Orchestras seeking to be flexible, innovative in current economic climate

Posted on: October 11, 2012

Wednesday (10/10) on the National Public Radio website, Jeff Lunden reports, “It’s been a tumultuous time for American orchestras. Labor disputes have shut down the Minnesota Orchestra and Indianapolis Symphony, and strikes and lockouts have affected orchestras in Chicago, Atlanta and Louisville in the past year. … Jesse Rosen, president and CEO of the League of American Orchestras, a service organization that represents professional and community ensembles, says the last half of the 20th century was a period of enormous growth for performing arts organizations. … But a lot of that money has dried up, and many orchestras, from the top tier to the bottom, have seen their subscription sales drop, endowments shrink and philanthropic giving decline. … Rosen, of the League of American Orchestras, says that for orchestras to survive in this economy, they need to be more flexible and innovative. He points out that the Colorado Symphony, which has had its own financial and labor challenges, has begun a new initiative. ‘They identified as revenue sources a number of communities surrounding Denver where the orchestra had never played before, because the venues were too small,’ Rosen says. … ‘Now they’ve opened up a new income stream by sending smaller groups into … as many as 25 different kind of satellite communities with smaller venues. And that always is a sign to funders that you merit their support, because your service to community is growing.’ ”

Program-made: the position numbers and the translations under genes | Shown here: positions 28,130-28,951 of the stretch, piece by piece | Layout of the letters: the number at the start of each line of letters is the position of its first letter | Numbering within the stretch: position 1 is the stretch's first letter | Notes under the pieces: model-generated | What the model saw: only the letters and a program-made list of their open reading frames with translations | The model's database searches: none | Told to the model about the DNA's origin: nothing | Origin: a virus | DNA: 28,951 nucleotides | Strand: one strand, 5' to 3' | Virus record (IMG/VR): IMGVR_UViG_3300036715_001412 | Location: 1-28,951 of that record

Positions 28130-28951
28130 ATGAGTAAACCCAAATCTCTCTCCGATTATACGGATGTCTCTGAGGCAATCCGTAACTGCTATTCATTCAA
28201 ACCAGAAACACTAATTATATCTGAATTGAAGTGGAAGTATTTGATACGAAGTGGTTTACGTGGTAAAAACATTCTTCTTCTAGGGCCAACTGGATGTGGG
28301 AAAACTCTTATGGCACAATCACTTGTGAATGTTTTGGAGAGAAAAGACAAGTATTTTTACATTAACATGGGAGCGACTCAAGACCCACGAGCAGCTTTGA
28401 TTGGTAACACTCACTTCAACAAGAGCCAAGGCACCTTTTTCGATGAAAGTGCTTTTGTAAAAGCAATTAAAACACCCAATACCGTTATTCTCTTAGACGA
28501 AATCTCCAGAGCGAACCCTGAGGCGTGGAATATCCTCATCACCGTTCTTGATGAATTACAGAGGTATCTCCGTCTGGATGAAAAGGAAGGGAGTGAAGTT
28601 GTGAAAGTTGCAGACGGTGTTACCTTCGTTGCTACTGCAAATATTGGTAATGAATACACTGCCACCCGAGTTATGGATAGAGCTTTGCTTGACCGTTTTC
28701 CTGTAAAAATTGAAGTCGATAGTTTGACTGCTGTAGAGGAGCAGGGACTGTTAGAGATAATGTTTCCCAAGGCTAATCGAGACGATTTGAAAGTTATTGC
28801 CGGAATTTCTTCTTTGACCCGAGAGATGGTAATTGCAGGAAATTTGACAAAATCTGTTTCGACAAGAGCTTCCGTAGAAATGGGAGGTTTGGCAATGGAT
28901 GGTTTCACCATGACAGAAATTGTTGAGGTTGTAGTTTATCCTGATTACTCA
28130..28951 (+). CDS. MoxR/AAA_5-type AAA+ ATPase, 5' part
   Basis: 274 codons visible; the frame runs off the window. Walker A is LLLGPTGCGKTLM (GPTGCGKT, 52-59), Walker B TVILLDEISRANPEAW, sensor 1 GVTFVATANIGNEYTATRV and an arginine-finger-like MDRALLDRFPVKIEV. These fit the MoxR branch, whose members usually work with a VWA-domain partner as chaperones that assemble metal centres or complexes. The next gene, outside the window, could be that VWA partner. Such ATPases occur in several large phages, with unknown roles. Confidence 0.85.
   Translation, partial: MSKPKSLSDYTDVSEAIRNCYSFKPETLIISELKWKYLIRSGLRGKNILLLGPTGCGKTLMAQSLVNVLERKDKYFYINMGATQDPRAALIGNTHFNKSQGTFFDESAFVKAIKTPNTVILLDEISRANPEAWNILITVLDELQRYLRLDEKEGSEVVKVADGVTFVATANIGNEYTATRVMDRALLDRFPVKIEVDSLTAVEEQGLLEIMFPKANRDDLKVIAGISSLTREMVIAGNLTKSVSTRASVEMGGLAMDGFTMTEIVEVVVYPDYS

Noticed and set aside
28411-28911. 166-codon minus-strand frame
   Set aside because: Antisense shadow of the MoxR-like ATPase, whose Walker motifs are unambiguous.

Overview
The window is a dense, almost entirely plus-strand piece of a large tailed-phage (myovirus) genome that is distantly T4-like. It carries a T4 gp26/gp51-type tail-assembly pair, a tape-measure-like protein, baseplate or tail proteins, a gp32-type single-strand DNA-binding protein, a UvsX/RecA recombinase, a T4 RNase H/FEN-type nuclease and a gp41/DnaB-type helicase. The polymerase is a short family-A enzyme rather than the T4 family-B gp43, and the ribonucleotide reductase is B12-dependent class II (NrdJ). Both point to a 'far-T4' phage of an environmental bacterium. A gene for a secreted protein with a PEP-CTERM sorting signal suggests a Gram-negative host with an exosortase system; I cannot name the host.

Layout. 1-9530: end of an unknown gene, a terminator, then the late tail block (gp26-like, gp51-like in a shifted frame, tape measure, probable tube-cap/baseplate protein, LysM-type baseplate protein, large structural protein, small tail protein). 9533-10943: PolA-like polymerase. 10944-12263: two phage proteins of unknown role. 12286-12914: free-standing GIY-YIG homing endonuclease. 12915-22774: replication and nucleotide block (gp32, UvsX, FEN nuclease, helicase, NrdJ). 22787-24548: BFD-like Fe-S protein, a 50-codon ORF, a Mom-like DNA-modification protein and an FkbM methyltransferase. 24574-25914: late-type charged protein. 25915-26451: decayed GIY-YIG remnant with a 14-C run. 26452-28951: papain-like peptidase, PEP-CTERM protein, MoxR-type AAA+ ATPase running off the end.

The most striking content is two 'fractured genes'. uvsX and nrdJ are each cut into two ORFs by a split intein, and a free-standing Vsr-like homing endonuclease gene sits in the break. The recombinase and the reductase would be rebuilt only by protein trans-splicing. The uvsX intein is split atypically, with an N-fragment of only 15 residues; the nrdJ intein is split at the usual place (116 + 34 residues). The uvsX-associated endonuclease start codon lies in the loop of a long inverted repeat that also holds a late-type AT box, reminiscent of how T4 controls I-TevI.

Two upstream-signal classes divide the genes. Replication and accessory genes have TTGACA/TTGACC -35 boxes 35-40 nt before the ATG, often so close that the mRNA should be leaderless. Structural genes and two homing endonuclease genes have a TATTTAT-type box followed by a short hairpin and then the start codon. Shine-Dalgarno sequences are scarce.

Posted October 11, 2012